The upper Big Branch mine explosion, killing 29 miners and injuring two others, was the worst mining disaster in the U.S. in 40 years. The House Education and the Workforce Committee held a hearing today on lessons learned from the April 5, 2010 disaster that took place in Montcoat, W.Va.
A Mine Safety and Health Administration (MSHA) report, released in December 2011, found the mine owner, Massey Energy Company, responsible for not following prescribed safety standards.
However, an internal review conducted by MSHA and an independent National Institute for Occupational Safety and Health (NIOSH) review, ordered by Labor Secretary Hilda Solis, also put responsibility on MSHA for not remedying safety violations found at the Upper Big Branch mine.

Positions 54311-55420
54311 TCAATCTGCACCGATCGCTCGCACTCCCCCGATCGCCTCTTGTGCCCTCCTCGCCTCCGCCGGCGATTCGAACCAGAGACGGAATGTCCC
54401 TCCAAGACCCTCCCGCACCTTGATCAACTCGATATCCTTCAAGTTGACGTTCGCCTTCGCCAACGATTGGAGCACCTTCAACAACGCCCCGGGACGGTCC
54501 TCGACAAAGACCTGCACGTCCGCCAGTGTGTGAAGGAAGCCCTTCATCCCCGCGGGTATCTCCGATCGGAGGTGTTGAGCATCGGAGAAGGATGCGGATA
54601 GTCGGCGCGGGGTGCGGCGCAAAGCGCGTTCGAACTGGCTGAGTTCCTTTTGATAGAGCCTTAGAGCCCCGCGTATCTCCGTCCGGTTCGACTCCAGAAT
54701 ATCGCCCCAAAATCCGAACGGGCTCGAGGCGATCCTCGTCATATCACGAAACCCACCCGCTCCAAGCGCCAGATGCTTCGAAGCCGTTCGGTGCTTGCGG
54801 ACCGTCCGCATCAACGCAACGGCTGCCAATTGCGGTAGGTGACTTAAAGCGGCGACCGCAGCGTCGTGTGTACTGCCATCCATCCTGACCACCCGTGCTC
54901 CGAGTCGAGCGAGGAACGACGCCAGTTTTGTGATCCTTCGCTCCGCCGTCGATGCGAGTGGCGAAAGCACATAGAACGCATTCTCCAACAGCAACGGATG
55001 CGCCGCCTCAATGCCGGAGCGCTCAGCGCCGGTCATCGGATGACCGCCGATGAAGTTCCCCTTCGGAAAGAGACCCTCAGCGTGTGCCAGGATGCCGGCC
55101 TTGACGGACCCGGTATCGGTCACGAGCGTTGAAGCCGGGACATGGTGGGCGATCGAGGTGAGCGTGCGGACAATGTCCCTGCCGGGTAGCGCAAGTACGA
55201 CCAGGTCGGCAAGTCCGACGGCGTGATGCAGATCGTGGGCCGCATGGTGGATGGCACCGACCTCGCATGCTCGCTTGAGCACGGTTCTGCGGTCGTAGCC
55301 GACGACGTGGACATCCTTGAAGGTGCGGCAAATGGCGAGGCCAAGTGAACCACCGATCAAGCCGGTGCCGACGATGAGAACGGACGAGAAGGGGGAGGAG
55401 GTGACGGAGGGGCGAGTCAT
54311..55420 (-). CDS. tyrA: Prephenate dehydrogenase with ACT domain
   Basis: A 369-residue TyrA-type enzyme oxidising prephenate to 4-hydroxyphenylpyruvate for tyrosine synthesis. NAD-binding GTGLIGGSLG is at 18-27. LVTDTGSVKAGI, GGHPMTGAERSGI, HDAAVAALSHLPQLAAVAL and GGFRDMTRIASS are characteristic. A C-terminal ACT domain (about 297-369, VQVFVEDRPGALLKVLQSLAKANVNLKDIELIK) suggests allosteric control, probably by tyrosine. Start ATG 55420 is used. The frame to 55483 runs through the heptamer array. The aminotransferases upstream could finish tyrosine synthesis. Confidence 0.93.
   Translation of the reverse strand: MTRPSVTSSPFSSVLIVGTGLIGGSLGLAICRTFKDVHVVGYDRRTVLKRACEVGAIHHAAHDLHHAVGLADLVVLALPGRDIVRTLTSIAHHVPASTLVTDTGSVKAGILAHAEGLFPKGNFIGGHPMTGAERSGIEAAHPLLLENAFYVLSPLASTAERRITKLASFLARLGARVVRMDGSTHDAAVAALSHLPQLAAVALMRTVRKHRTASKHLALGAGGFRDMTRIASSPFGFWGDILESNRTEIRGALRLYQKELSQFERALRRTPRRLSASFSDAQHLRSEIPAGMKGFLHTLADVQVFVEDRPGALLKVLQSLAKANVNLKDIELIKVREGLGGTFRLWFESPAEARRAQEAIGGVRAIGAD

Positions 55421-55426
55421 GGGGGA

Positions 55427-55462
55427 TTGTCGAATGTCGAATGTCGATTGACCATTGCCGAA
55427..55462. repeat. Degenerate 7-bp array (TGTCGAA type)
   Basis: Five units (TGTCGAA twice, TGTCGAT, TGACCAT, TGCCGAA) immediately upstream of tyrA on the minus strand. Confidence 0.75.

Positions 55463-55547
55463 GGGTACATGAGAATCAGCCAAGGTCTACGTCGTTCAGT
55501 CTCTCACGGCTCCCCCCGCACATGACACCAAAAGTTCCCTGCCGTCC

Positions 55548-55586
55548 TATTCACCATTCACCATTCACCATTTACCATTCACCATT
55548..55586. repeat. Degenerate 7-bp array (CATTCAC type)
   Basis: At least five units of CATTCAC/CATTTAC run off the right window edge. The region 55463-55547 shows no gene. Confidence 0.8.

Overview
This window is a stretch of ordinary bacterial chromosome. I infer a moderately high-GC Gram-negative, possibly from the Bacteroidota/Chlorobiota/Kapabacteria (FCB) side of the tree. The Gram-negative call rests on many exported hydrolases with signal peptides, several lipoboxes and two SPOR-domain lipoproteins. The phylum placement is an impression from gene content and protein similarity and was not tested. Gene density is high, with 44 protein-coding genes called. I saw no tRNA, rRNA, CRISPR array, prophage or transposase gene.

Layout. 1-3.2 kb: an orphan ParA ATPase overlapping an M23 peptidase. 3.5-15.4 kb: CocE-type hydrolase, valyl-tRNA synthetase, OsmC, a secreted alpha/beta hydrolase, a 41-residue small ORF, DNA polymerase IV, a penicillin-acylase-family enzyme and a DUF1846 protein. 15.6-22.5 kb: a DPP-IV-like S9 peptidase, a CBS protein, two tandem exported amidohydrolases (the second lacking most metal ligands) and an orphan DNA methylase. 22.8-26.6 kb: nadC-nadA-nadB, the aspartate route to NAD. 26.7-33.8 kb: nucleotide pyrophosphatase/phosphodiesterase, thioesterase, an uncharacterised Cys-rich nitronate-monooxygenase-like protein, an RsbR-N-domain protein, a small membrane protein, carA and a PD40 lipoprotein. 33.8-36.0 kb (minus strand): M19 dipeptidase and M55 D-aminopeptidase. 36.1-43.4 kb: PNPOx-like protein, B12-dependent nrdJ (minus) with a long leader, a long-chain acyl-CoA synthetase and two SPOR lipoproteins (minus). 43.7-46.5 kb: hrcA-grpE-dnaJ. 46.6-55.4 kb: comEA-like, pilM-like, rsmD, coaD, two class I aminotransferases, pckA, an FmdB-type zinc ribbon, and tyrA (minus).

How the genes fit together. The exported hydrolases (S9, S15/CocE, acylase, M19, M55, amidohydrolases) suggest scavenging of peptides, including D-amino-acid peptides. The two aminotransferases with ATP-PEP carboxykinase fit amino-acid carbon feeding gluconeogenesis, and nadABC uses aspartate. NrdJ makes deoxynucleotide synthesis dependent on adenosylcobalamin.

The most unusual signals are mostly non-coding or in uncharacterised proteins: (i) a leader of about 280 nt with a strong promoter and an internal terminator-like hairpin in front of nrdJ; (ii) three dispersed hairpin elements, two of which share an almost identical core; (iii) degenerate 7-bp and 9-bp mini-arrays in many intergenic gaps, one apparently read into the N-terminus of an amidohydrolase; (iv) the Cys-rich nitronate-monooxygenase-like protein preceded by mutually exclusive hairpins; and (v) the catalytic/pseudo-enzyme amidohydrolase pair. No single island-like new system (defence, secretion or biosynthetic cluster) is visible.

The NIOSH report, released on March 22, blamed the severity of the disaster on the negligence of MSHA inspectors. During four inspections leading up to the gas explosion, inspectors failed to follow up on uncovered safety violations and missed the dangerous build up of coal dust in the mine.
Joseph A. Main, Assistant Secretary of Labor for MSHA, was the sole witness on the first panel. The second panel included: Jeffery Kohler, Director, MSHA -- National Institute for Occupational Safety and Health; Cecil Edward Roberts Jr., President, United Mine Workers of America; and Howard Shapiro, Counsel to the Inspector General, Department of Labor.